The church of St John the Evangelist  in Great Stanmore was originally built in the Medieval period and substantially demolished and rebuilt, in the post-Medieval, Stuart, period, in 1632 (when it was consecrated by Archbishop William Laud).  The rebuilding work, in brick, which was at the time an essentially experimental church-building material, was paid for by the merchant-adventurer Sir John Wolstenholme.   The experiment was not altogether successful, and the church had become unsafe by 1845, and was subsequently allowed to fall into disrepair (although an attempt to demolish it had to be abandoned after local protests).  It now forms a romantic ruin surrounded by an atmospheric churchyard.  The former interior, now open to the elements, contains a number of memorials, including the Hollond family mausoleum.  W.S. Gilbert, of Gilbert and Sullivan fame, is buried in the churchyard.

Photos of the old church  – 

 

The old  church was replaced by a new one  in 1850.

Photos of the new church (including salvaged memorials from the old church) – 

 

 

Pre-Roman London

London would appear to have been founded by the ancient Britons or Celts in the Bronze or Iron Age.  According to the now sadly thoroughly discredited  Geoffrey of Monmouth,  quoted by John Stow, in his magisterial “Survay of London, written in the Year 1598”, it was founded under  the reign of  King Lud, sometime in the first century BCE, and at that time called “Caire Lud”, or Lud’s town (?or fort).  When Lud died,  his two sons Androgeus and Tenvantius, or Theomantius, as Stow put it, “ … being not of an age to govern … , their uncle  Cassibelan [Cassivellaunus] took upon him the crown; about the eighth year of whose reign, Julius Caesar arrived in this land with a great power of Romans to conquer it … ”.  The Roman invasion under Caesar, described in his “Gallic Wars”, was in  55-54BCE.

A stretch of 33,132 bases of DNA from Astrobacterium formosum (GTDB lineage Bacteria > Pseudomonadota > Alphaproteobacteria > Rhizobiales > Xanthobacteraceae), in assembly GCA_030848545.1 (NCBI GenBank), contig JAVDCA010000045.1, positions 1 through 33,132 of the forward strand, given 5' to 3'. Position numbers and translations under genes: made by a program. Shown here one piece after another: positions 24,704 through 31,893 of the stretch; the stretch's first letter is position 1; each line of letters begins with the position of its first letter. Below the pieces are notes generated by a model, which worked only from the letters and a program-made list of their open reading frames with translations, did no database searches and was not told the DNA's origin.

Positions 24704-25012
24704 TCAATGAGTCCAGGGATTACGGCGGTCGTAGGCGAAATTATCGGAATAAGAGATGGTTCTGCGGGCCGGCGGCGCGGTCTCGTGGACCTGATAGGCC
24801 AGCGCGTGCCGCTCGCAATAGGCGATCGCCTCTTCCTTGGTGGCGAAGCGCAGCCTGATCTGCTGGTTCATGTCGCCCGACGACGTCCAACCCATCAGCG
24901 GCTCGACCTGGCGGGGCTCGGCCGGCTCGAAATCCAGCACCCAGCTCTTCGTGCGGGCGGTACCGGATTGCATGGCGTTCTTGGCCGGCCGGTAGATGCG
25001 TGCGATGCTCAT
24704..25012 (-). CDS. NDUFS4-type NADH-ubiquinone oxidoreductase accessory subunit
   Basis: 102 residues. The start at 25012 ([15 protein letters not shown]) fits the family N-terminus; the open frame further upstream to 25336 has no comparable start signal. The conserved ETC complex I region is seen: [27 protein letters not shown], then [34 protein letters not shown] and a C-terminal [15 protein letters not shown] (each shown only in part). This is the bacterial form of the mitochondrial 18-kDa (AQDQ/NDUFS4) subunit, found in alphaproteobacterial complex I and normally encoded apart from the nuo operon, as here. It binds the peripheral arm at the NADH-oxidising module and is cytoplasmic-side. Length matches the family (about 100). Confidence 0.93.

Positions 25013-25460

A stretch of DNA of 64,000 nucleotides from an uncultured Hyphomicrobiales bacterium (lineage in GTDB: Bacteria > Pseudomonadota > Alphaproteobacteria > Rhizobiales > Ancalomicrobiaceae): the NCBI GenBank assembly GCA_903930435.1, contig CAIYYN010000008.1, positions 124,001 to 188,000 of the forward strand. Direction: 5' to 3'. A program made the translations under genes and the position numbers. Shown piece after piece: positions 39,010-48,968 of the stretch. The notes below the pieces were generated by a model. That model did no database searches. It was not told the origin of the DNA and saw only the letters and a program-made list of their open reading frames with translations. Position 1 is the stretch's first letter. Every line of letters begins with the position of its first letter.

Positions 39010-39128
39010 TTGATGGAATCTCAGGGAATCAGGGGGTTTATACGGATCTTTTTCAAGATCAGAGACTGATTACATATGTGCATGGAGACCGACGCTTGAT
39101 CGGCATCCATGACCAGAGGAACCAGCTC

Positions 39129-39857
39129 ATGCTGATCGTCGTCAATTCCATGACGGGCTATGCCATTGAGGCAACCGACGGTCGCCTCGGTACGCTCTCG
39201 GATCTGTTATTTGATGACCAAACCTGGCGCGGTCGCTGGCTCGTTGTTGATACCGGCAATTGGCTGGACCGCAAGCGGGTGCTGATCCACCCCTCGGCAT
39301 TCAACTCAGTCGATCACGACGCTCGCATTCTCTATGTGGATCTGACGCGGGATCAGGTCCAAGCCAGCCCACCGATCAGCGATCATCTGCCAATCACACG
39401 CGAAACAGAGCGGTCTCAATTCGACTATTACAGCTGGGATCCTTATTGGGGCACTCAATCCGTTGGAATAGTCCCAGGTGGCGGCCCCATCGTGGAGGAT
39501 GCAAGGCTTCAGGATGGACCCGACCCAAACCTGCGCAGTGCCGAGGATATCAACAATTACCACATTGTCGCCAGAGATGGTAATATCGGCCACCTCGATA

Sixteenth-century statue of King Lud and his sons, St Dunstan in the West

Sixteenth-century statue of King Lud and his sons, St Dunstan in the West

Unfortunately, the only surviving structures from the Bronze or Iron Ages  are  some  enigmatic pits and post-holes interpreted as representing the sites of former homesteads or farmsteads,  in Leicester Square in the West End, near the Houses of Parliament in Westminster, and south of the Thames in Southwark (and  the remains of a bridge at Vauxhall).  There are no surviving structures or  streets at all  in the City of London, perhaps at least in part because, again as Stow put it, “ … the Britons call that a town … when they have fortified a cumbersome wood with a ditch and rampart … ”.  This period of the city’s history remains shrouded in mist and mystery.

Important archaeological finds from the Bronze or Iron Ages include (alongside more or less everyday items such as worked flints, pot-sherds, and coin, in potin, or tin-rich bronze, in bronze, in silver and in gold), much equipment associated with horses and chariots, a ceremonial horned helmet recovered from the Thames at Waterloo, and an ornate bronze shield recovered from the Thames at Battersea. It has been speculated that the last-named might have been offered as a plea to the gods of the river at the time of the Roman invasion.